Then they go on to prove that the reflective principle is in fact consistent, but I didn’t really follow the proof because it uses a lot of topology stuff and I’m really rusty on my topology, but I believe them.
Finally, they prove that even these reflective principles are too strong, in the sense that an agent cannot assign probability 1 to them, and they’d have to be weakened further to be workable.
Eh. Alright I guess. I’m personally usually not too phased by this kind of limitation, because it sounds intuitively reasonable to me that I should not have infinite meta-trust in myself.
2. Polynomial-time approximate Bayesian updating via Kullback-Leibler divergence
So Bayesian inference is usually intractable. Why is that? Well:
In order to be able to do Bayesian updating in full generality, you need to have a joint distribution over the variables, and over boolean variables that’s entries on a table. Which is, if it’s not clear, bad.
But it also happens that the full conditional distribution is exactly the distribution that minimises Kullback-Leibler divergence (citation needed) from the original distribution with the constraint . Or, you know, so says Paul Christiano; I believe him, he’s good at maths, but I haven’t seen the proof myself so I’m not completely totally confident.
And so in his Non-Omniscience paper, he takes this idea and runs with it for approximate Bayesian inference: Suppose you take a set with sentences of interest, and instead of having a prior over the entire joint distribution, you only have one over pairwise conjunctions of these sentences (for instance, if then we take a prior distribution over ). Then, after observing that a given sentence is true, you set its probability to 1, and then your posterior distribution is built by minimising KL divergence with a Gaussian distribution with covariance matrix given by your prior. This is nice because KL divergence with Gaussians can be calculated in time polynomial on the number of sentences, unlike fully general KL divergence calculation which is exponential.
The technique is, however, not perfect, because in general it does not maintain the property that , which is very undesirable. Also, his paper does not in fact prove that the posterior distribution maintains local coherence even when the prior was locally coherent, which… yeah. Not terribly nice.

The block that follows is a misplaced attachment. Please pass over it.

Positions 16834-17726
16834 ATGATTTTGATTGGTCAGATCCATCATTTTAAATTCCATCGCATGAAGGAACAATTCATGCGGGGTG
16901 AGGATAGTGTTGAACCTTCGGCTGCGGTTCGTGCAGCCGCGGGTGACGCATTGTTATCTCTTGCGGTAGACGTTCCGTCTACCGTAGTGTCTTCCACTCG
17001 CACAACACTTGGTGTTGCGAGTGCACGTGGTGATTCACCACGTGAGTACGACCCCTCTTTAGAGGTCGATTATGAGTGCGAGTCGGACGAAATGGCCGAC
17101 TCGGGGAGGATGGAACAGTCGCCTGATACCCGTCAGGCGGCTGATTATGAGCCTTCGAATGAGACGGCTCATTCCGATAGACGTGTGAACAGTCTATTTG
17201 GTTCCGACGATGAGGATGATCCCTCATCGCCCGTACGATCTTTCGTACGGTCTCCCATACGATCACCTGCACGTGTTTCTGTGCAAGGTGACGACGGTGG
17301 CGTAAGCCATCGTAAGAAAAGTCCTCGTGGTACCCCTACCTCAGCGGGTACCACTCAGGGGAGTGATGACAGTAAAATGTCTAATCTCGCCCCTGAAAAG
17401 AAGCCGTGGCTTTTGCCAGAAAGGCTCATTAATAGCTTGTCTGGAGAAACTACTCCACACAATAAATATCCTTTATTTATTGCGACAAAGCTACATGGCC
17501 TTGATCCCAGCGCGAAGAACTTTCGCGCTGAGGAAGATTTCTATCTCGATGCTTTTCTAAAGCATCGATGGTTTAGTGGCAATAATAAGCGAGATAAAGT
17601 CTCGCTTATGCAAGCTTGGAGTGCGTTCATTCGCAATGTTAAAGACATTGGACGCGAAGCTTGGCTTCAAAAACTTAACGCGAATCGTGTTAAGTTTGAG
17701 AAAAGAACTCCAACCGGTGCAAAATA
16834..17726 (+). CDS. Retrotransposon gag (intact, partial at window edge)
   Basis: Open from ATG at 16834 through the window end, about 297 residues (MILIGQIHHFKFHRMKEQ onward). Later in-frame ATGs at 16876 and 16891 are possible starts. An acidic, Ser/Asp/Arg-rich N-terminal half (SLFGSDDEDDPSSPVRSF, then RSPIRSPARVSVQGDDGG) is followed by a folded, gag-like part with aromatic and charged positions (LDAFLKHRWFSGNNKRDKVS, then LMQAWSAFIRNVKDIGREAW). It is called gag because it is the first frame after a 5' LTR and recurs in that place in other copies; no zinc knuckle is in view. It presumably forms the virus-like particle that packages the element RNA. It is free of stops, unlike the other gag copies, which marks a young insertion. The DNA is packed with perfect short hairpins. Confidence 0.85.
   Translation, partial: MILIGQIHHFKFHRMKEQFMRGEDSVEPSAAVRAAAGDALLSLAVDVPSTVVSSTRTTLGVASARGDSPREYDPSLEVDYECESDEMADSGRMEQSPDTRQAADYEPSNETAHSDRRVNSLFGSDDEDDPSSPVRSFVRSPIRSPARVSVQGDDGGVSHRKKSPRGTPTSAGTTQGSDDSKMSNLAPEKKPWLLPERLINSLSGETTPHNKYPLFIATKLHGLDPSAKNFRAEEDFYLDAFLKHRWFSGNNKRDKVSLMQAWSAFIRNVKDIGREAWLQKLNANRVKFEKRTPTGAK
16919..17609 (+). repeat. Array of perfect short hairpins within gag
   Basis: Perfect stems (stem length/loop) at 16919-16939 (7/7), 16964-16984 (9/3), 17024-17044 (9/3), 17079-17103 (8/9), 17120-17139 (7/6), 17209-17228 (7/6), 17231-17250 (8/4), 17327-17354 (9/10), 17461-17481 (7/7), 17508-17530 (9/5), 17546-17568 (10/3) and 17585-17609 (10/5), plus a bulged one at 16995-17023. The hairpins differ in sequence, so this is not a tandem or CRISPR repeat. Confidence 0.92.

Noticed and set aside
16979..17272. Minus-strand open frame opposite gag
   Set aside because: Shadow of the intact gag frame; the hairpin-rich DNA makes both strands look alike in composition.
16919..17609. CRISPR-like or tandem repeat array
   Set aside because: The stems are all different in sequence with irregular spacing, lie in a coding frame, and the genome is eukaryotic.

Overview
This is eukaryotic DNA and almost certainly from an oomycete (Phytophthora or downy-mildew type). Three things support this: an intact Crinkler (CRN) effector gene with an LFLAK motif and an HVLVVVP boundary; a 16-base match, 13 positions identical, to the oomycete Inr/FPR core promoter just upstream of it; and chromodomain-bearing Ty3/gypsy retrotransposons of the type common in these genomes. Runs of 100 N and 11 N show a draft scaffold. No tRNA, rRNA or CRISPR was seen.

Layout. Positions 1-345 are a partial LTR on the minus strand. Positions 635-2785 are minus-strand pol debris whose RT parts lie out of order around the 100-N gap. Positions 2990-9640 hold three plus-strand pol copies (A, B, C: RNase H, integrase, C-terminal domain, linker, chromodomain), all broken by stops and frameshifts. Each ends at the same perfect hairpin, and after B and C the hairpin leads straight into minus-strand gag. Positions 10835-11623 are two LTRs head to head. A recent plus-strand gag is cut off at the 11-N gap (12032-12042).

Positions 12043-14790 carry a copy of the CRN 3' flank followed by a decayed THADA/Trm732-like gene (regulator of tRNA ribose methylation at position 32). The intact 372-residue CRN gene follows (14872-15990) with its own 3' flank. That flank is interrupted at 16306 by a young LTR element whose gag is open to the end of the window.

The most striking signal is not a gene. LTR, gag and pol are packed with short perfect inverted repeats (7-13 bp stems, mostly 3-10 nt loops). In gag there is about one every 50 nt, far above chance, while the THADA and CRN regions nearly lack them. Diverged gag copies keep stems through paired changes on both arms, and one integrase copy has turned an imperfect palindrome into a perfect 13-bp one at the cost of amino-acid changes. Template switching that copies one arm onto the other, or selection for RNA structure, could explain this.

3. Benford’s test and irreducible patterns
4. Asymptotic logical uncertainty
So the Benford test thing, the basic intuition is that a prior distribution passes this test if it says that the probability that the digit of equals is (even if turns out not to be normal, we don’t have any reason a priori to suppose it’s biased any specific way).
There’s more about it here and in an as-yet unpublished paper (EDIT: published now), but I won’t go into it either because we didn’t work much on this (except for trying to understand it) and I personally don’t see much immediate use to it, other than it being an interesting algorithm/stepping stone.
5. Optimal predictors (complexity theory approach)
We didn’t discuss this much either, no one had much knowledge of what this was. It might be worth looking at.
6. The problem
I’ve talked about the problem before, so I won’t repeat myself. We didn’t progress anywhere from that.
7. Probability-based UDT
8. Reflective oracles and logical uncertainty
We didn’t really talk much about probability-based UDT or reflective oracles, but I think there’s some stuff about the former on MIRI’s website, and about the latter here.
9. Integrating logical and physical uncertainty
I’m not convinced logical and physical uncertainty are actually different. The problems we seem to be facing here – determining a prior, approximating Bayesian inference, fighting intractability – are all present in environmental uncertainty as well. And I’ve already noted that Cox’s Theorem does not actually require logical omniscience if you don’t enforce full coherence on your probabilities, which you needn’t, and one of our points here is exactly relaxing the coherence requirement since it’s not realistic or feasible anyway, so.
Benja had an interesting formalisation of an agent that used a Solomonoff-based prior and updated about logical stuff using environmental inputs, but it was mostly a toy problem, and a more complete group writeup of the workshop might have a mention of it. Or Benja might want to post about it on agentfoundations.
10. Comparing priors
11. Relaxations of coherence
12. Noninformative (incoherent) priors
Okay, now we got to the part I really wanted to talk about.
On the second day, we kinda divided in groups depending on what interested each of us. Some were trying to work on a relaxation of coherence via Cat Theory and Topology, but I myself went to the camp of talking about reasonable desiderata in priors and how to relax notions of coherence, and also how to create coherence where before there was none. Which is kinda also related to relaxing coherence.
Anyhow, we made a little table with proposed priors – Hutter’s, Demski’s, Benja’s unpublished one, something implied by the Non-Omniscience paper, something implied by the Definability of Truth Draft, and the YOLO prior (0.5 prior probability to every sentence and its negation) – and the desiderata we wanted – coherence, local coherence, computability, computable approximability, computable -approximability, and “gives nonzero probability to PA.”
None of them fulfill all criteria, naturally. But then we got to thinking, well, so what? I mean, they can’t (if Conjecture 1 is true), and we’re dealing with limited coherence anyway, since that’s the interesting case.
So, let’s go elsewhere. Suppose we start out with an incoherent prior over pairwise conjunctions of a set of sentences, like in Paul Christiano’s KL example. Is there an algorithm to make it locally coherent?
Patrick LaVictoire came up with one.